The monastery was founded in 1673 (the 12th year of the reign of Emperor Kangxi of the Qing Dynasty) by the eminent monk “Sherab Chodan.” He was from Ganjia county and was a disciple of the venerable “Rongpo Drubchen Gadan Gyatso.” After studying Buddhism in Tibet, he received the title “La-rang-ba Gaxi” and gained the support of local leaders in Hezuo to establish the “Hezuo Monastery”; It is the seat of the Tsokhri sprul incarnations
In 1749, the first Tsokhri · Samucha — “Jantsan Senge” established the “Regulations for Listening to the Dharma” at Hezuo Monastery, and since then, both the political and religious authority has been under the jurisdiction of the Sertse Renpoche system.
The 2nd Tsokhri·Losang Jantsan Senge (1757 AD – 1850 AD) went to Tibet at the age of 26 to seek the Dharma, extensively studied the “Five Great Treatises,” and achieved great success in his studies. The local Hezuo government conferred upon him the title of “Chan Yang Ganden Sangye Erdini Bantida.” After returning to Amdo, he served as the abbot of the Longwu Monastery in Qinghai, Tongren county, where he oversaw the construction of the Great Golden Roof Hall, the Shakyamuni Hall, and the Printing House of Hezuo monastery. He left behind a collection of 8 volumes of writings.
The 3rd Tsokhri·Losang Dentsen Senge organized the construction of the Great Sutra Hall and the Great Angqian (abbot’s residence), and passed away at the age of 50.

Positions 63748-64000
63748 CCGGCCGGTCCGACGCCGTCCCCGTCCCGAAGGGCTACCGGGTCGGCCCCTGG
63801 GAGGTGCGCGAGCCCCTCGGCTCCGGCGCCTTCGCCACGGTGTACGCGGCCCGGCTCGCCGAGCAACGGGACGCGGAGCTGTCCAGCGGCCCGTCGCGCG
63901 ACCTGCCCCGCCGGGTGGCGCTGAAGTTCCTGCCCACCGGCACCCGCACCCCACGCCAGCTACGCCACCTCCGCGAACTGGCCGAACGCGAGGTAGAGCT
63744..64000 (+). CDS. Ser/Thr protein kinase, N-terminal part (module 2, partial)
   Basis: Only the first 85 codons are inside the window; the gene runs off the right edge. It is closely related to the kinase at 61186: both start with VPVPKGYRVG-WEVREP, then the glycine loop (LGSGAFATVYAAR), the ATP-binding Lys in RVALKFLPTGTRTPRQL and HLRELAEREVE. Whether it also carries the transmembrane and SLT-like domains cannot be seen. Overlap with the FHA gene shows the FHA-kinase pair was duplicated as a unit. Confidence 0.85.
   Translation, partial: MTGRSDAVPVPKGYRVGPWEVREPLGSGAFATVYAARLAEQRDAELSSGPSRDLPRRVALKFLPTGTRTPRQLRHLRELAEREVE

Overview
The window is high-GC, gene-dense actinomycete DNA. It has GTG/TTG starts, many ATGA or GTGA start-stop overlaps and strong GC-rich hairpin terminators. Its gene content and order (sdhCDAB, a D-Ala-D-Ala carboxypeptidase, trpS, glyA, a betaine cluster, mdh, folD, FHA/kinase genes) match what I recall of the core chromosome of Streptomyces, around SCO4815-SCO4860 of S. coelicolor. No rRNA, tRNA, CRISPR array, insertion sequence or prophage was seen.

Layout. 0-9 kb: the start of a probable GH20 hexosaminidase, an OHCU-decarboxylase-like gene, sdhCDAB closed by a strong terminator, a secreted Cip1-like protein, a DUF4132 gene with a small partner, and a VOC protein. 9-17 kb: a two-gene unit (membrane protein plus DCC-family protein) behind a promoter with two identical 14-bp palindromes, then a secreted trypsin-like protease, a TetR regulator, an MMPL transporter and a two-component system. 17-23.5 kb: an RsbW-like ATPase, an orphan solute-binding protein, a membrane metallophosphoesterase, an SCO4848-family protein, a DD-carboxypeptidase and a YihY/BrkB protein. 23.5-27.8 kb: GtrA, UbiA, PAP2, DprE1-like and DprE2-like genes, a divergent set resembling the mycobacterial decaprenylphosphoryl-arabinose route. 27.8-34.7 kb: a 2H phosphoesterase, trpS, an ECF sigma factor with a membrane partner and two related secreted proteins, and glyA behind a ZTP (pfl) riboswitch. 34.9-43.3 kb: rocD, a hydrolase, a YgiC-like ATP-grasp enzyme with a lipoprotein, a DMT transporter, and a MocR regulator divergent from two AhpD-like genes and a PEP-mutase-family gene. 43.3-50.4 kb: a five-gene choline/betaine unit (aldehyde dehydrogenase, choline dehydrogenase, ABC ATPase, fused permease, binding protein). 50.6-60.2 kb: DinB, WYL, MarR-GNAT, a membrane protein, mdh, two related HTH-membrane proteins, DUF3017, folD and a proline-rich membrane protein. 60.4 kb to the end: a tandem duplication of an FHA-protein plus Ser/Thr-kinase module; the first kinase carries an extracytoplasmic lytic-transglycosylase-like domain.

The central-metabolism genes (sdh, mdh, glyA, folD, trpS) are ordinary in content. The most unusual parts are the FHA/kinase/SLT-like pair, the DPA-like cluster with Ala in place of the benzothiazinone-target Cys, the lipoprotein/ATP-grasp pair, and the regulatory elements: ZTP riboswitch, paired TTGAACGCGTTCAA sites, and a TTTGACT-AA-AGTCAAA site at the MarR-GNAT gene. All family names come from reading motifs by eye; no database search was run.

The 4th Tsokhri·Losang Boden Senge passed away at the age of 69.
The 5th Tsokhri·Losang Tuden Senge.
Through the efforts of the successive Sertse incarnations, Hezuo Monastery became one of the largest monasteries in the Gannan region.
By early 1949, Hezuo Monastery had two sutra halls, ten temples, and a nine-story pagoda (Milarepa pagoda). It had a community of over 500 monks and approximately ten thousand followers, and also had schools, clinics, a police station, and a security team stationed there, making it essentially a self-governing entity within the county.
In 1955, the Milarepa Pagoda was restored within the Hezuo Monastery, rising nine stories high and commonly known as the “Nine-Story Building.” It currently houses over a hundred monks.
In 1958, Hezuo Monastery was preserved, but during the Cultural Revolution in the mid-20th century, it was completely demolished.
In 1981, Hezuo Monastery was restored and new halls, including the Great Sutra Hall, were built.